RALEIGH, N.C. (WNCN) — From first timers to players with a seasoned swing, a new local chapter of the PGA Hope program is providing community for veterans with disabilities in Raleigh and beyond.

For eight weeks, veterans came together at First Tee of the Triangle to learn the ins and outs of golf, some driving as far as two hours. 

During the program, PGA instructors dedicate time at no cost to teach golf as a healing outlet both physically and mentally.

“I didn’t think I’d be able to play because of injuries in my neck and in my back but it turned out fine,” Jim Bartran, whose service extended for more than 30 years, said. 

Navy veteran Kent Martin never picked up a club until this year. He’s completing the course to honor his friend killed in action.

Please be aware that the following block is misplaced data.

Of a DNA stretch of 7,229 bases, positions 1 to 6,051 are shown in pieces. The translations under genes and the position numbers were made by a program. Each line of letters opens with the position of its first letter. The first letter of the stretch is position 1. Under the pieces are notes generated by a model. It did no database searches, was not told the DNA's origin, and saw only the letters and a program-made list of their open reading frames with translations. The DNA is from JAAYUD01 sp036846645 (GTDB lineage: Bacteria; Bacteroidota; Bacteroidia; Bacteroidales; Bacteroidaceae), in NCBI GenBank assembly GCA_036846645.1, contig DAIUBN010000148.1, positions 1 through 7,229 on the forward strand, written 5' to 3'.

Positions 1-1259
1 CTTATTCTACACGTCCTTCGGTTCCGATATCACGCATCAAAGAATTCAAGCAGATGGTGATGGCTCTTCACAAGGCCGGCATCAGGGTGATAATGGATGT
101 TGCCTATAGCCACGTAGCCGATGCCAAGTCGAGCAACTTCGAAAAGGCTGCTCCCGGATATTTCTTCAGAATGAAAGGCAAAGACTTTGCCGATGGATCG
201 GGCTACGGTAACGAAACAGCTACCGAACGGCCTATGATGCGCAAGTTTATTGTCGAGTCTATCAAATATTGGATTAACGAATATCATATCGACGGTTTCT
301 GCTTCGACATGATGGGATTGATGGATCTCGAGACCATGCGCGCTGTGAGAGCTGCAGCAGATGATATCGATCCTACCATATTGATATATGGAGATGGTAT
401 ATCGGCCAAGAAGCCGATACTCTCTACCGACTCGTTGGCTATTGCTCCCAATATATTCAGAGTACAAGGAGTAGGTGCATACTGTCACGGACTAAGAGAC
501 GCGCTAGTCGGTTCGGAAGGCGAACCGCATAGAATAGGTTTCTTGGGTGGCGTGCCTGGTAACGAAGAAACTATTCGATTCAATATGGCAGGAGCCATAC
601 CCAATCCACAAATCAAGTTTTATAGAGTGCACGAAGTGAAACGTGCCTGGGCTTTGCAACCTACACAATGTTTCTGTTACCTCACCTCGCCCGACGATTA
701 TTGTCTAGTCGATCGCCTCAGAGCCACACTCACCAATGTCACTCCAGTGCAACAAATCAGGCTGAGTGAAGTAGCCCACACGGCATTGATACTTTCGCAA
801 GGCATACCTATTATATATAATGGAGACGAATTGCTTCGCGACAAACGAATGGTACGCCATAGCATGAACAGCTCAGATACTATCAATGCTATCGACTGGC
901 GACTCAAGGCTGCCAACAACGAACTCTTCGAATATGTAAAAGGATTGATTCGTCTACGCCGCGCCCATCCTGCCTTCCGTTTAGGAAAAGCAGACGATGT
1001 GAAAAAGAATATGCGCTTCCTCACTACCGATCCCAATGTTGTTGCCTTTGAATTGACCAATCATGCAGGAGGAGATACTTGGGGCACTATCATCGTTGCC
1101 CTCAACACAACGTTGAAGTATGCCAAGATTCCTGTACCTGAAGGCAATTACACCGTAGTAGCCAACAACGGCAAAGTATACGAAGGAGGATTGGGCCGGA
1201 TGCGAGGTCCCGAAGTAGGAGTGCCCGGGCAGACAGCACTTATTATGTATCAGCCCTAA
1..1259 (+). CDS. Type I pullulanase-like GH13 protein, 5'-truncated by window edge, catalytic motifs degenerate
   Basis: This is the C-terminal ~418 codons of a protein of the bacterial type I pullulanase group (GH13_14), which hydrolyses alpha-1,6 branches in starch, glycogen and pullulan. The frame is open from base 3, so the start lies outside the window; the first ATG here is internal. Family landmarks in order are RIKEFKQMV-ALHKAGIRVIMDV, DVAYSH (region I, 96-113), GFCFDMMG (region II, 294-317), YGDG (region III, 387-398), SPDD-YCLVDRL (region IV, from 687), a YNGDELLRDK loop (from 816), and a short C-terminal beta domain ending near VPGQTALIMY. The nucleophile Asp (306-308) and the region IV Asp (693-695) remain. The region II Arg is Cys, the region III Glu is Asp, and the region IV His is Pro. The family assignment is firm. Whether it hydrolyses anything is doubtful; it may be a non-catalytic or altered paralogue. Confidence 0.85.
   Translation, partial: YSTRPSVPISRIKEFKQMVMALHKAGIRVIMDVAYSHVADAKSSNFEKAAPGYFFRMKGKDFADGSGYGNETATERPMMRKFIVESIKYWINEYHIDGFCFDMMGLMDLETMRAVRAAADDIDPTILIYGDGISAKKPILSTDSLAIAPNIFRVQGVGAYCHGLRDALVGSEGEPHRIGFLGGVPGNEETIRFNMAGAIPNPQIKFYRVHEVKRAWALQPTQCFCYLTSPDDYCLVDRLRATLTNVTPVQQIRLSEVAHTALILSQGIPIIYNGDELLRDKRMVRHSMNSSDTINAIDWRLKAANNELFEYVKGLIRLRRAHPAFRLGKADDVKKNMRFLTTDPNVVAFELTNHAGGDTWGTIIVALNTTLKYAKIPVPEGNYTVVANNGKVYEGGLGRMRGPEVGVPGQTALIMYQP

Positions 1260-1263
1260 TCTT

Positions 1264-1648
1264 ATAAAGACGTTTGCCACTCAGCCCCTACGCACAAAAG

“The person that referred me to this [program] was my shipmate, who-passed-away, [his] father,” Martin said. “Unfortunately, PTSD, survivor’s guilt and all of that kicked in… This is like therapy.”

Joe Vincent serves among the professional instructors. He, too, served his country oversees, in Vietnam.

Vincent ended every weekly meeting with a reminder—to honor and remember the men and women who paid the ultimate sacrifice.

“Every lesson is important,” said Vincent.

His goal? To use a golf swing as an opportunity to save others who may be struggling.

CBS 17/Lillian Donahue

“There’s 25 or 30 veterans every day in America that commit suicide. That hurts,” Vincent said. “I try to give hope by helping the player get a better shot, that’s all I can offer.”

“It’s not an easy process and It’s not a quick process but it’s a process we can all overcome,” Martin said.

Although the 2022 class is completed, members of the inaugural PGA Hope Raleigh class will compete against other veterans in a tournament in South Carolina the week of Veteran’s Day.

First Tee of the Triangle plans to offer more PGA Hope courses next year.

Click here to learn more about the PGA Hope Program and how to get involved.